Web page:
I cannot figure out with my own meager faculties how one spell or power penetrates another spell when used against it.
My example is with the massive granite wall spell that is in the other post. So a Cr/Te spell with a Sun duration creates a massive 7 pace high by 1.5 pace thick granite wall. Now I was wondering, if someone were to attack this wall with a spell or might power, are they simply attacking a wall of granite, a magical wall of granite, or a spell?
Meaning, if it is merely a wall of granite, then any simple Pe/Te or some earth elemental, ect ect attack would work as per rules against stone. But this spell using no vis at all, does not make true stone, so I figure this example is the wrong one.
Next would encompass both a spell and the wall simply being magical and as such then either it will need to penetrate the in-coming spell or that spell would need to penetrate it. I cant reason out which one is correct, but I am almost sure one or the other is the case. I am thinking the attacking spell must penetrate the spell that made the wall, but at what level? Does the penetration have to exceed the level of the spell? Does it have to penetrate the casting total of the maga that worked the spell? Does adding penetration by the maga that cast the wall spell, make it more difficult for the attacker to penetrate the wall?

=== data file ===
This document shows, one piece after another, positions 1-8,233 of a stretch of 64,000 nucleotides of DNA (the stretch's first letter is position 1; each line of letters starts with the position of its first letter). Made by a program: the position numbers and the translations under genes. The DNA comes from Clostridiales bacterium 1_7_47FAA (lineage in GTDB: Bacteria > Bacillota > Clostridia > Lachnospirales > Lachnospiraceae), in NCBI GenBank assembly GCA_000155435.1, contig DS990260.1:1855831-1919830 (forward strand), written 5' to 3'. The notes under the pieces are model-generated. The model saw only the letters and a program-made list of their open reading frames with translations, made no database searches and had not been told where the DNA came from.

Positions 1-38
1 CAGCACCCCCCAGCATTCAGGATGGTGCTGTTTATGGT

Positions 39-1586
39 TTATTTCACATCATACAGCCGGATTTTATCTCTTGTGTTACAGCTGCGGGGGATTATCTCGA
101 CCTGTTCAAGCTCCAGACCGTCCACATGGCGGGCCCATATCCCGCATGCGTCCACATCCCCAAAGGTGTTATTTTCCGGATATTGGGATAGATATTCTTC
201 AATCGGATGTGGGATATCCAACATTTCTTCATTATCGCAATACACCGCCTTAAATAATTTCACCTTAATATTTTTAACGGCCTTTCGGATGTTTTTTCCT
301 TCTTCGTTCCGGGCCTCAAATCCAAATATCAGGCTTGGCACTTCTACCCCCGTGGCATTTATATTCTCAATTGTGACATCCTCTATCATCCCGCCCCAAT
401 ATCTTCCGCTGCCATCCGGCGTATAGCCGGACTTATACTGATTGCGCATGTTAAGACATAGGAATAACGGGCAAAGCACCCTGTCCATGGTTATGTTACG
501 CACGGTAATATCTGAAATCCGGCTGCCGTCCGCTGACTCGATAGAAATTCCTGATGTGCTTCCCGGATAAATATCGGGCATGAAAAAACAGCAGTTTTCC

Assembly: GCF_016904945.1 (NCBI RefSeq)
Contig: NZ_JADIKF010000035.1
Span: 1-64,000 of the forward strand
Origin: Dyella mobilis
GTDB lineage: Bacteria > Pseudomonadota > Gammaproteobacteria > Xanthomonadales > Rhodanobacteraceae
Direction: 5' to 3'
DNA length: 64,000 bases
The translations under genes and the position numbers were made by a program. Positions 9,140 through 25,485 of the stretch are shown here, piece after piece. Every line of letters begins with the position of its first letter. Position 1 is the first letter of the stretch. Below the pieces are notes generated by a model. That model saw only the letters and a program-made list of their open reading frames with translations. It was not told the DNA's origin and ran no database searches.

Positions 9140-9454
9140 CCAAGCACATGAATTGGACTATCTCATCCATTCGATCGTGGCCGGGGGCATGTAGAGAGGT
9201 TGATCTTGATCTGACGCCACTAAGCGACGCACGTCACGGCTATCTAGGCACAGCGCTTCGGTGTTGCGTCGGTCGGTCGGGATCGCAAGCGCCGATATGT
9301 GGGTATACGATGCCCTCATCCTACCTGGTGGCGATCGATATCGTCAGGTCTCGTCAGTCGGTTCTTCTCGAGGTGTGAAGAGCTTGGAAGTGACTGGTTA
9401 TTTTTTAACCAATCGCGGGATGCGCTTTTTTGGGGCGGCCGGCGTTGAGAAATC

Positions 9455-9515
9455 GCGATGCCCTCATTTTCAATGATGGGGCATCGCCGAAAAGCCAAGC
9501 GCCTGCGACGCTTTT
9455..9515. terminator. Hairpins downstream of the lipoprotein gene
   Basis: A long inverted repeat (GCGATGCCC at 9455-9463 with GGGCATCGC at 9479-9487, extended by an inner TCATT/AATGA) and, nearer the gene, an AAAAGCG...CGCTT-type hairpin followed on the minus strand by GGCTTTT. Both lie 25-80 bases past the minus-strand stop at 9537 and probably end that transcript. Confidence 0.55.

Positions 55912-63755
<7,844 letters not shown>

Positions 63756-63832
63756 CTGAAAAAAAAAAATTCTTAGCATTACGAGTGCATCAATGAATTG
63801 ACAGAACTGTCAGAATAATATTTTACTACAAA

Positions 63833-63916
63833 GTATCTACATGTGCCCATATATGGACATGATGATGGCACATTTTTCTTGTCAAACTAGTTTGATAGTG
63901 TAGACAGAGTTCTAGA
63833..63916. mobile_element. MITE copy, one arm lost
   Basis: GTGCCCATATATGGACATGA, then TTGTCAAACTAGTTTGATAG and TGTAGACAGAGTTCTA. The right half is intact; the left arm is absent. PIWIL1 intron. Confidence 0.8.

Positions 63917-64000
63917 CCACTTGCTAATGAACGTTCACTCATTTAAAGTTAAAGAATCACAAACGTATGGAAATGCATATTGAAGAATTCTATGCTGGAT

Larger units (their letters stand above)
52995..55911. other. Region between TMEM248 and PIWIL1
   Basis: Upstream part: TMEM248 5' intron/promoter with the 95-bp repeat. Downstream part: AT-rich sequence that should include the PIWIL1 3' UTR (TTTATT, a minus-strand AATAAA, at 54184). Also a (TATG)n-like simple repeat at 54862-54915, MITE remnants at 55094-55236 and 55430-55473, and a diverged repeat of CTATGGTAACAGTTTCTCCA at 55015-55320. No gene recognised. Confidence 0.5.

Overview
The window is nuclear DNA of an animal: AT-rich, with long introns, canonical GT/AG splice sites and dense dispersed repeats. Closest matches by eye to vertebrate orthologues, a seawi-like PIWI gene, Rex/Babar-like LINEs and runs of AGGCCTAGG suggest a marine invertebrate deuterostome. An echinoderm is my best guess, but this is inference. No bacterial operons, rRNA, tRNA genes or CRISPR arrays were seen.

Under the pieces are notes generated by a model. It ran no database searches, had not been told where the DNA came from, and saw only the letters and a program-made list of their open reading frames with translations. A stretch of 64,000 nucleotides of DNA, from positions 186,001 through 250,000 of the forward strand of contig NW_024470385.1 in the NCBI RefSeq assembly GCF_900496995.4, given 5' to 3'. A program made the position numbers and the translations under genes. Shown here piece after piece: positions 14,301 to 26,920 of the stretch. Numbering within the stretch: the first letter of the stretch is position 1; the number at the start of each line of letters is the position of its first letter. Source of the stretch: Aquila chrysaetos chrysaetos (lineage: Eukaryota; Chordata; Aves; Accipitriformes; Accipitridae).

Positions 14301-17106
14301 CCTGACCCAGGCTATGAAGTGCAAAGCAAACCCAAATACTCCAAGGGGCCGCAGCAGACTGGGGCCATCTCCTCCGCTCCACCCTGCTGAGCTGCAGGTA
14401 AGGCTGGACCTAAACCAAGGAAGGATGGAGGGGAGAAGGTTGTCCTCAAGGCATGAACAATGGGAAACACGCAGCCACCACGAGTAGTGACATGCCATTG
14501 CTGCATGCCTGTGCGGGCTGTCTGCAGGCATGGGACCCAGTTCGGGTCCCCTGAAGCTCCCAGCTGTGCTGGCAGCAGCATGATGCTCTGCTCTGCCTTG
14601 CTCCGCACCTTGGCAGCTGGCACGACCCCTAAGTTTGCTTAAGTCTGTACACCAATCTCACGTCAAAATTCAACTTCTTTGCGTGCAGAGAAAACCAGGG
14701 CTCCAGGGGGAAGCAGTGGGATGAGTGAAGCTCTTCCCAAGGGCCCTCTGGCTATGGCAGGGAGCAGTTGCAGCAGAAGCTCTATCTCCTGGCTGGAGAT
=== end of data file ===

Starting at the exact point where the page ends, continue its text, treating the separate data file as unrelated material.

((I have my own feeling which is the attacker must succeed in casting a spell that penetrates above the casting total of the maga that made the wall. So the maga makes a Lvl 40 Cr/Te wall with a 79 casting total, and any attacker must then hit and penetrate above that 79. Although a good argument could be made to say that the attacker must only penetrate above the 39 points of power that exceeded the Level of the spell. ahhh Ars you really are a thought exercise!!!! ))
I know I am missing something, I always do. My method of thinking never pairs well with the mechanics, though my creativity groks Ars paradigm quite well.
Think of it this way: spells don't have Magic Resistance. They have to penetrate Magic Resistance.
If you want a "counter-spell" then the rules for that are in the core book: "Fast Casting" p. 83. In fast casting, you compare the Level of the original spell to the Level of the counter-spell. Magic Resistance doesn't come into it.